Here’s a gem I recently discovered while rummaging around in iTunesU.
George Mason University historian T. Mills Kelly has posted 7 lectures from his course Nationalism in Eastern Europe (iTunes), which open a window into an area usually glossed over or ignored in more general European history courses.
Kelly has an engaging teaching style and his interaction with students adds verve and energy to the podcasts. The first lecture taught me a lot about World War II in Eastern Europe. (Hint: if you want to skip Kelly’s explanation of his teaching methods, start the lecture at the 20 minute point.) Here are some interesting tidbits:
- While Slovakia had a pro-fascist regime during most of the war, the Slovak army clashed with the Germans near the end of the war in the ill-fated Slovak National Uprising. Kelly says that Slovaks like to think of this uprising as a redemptive moment which cleansed their country from the taint of collaboration with the Nazis.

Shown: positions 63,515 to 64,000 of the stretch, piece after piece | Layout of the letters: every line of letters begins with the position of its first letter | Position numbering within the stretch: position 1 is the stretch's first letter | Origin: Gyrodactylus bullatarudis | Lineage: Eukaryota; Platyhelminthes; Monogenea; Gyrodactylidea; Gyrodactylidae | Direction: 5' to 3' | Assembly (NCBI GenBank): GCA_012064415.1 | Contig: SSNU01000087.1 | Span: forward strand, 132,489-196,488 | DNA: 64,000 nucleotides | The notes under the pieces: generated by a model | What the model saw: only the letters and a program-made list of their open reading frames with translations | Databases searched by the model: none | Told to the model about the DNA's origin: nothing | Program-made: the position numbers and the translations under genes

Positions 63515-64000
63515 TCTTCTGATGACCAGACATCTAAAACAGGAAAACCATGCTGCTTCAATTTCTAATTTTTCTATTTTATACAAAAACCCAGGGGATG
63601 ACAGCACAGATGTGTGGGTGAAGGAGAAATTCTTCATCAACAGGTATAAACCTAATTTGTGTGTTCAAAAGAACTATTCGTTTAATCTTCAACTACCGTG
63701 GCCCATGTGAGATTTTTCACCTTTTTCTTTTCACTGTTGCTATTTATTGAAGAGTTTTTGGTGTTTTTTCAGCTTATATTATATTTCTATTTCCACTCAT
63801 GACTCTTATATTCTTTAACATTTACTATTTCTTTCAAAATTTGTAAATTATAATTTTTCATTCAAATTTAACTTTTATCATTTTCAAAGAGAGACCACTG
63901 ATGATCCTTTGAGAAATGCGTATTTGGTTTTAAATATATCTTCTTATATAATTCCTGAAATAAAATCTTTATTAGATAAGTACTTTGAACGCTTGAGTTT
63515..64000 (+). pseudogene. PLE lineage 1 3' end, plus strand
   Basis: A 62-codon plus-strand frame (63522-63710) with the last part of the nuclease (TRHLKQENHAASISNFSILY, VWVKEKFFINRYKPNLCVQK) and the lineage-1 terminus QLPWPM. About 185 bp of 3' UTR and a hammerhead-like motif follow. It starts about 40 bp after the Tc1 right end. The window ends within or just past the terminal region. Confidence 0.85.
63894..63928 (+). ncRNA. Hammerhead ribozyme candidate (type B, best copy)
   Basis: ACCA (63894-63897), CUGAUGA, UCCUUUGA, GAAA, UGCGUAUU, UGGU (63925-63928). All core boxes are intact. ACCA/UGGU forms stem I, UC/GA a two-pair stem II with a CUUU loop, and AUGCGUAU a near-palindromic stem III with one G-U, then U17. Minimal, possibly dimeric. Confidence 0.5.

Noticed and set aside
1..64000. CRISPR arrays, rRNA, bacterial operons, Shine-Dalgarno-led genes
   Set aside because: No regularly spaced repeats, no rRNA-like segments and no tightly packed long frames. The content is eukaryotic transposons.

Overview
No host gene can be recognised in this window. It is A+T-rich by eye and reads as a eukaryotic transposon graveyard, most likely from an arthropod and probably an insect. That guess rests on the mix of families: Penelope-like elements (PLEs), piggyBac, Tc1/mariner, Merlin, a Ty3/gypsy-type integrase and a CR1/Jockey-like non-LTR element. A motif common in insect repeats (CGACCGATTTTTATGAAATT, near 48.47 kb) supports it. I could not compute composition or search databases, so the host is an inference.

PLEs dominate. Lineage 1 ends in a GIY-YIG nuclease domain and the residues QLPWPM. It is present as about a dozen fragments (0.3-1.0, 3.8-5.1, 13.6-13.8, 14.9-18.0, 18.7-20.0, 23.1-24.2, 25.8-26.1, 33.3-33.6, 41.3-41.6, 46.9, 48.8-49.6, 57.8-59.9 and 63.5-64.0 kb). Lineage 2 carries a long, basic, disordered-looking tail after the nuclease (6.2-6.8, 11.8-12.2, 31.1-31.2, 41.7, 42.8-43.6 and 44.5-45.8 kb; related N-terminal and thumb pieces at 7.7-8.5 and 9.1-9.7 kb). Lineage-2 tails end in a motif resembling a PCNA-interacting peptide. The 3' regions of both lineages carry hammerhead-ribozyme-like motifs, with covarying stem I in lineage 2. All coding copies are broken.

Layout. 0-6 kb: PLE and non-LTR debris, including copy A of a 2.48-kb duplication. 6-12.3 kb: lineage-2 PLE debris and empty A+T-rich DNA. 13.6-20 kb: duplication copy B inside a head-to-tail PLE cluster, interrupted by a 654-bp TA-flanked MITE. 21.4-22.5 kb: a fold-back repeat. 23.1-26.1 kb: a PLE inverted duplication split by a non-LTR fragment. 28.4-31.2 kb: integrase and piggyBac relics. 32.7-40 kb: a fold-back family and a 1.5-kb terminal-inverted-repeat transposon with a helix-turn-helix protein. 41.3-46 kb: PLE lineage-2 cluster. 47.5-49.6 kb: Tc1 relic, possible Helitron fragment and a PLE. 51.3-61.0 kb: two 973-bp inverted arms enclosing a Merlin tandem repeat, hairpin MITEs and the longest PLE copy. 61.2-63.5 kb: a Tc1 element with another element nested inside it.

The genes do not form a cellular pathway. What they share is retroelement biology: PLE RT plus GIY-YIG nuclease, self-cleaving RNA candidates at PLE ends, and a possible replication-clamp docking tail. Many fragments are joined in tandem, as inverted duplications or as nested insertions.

- During the course of the war, every Yugoslav family lost a family member killed by another Yugoslav. This legacy would help fuel the nationalist passions that tore the country apart in the 1990s.
I couldn’t find a current syllabus for the course, but if you want to check out the recommended reading, you can peruse this old syllabus from 2005 in the Internet Archive. It’s also interesting to browse the student blog and see their reactions to the course.
You also might want to check out Kelly’s blog Edwired about computer technology and history. Kelly is also associate director of the Center for History and New Media which sponsors a number of interesting websites including Making the History of 1989 and World History Matters. These websites have lots of great resources for history teachers, but even if you’re not a teacher you can have fun browsing the primary sources and learning about techniques for teaching history.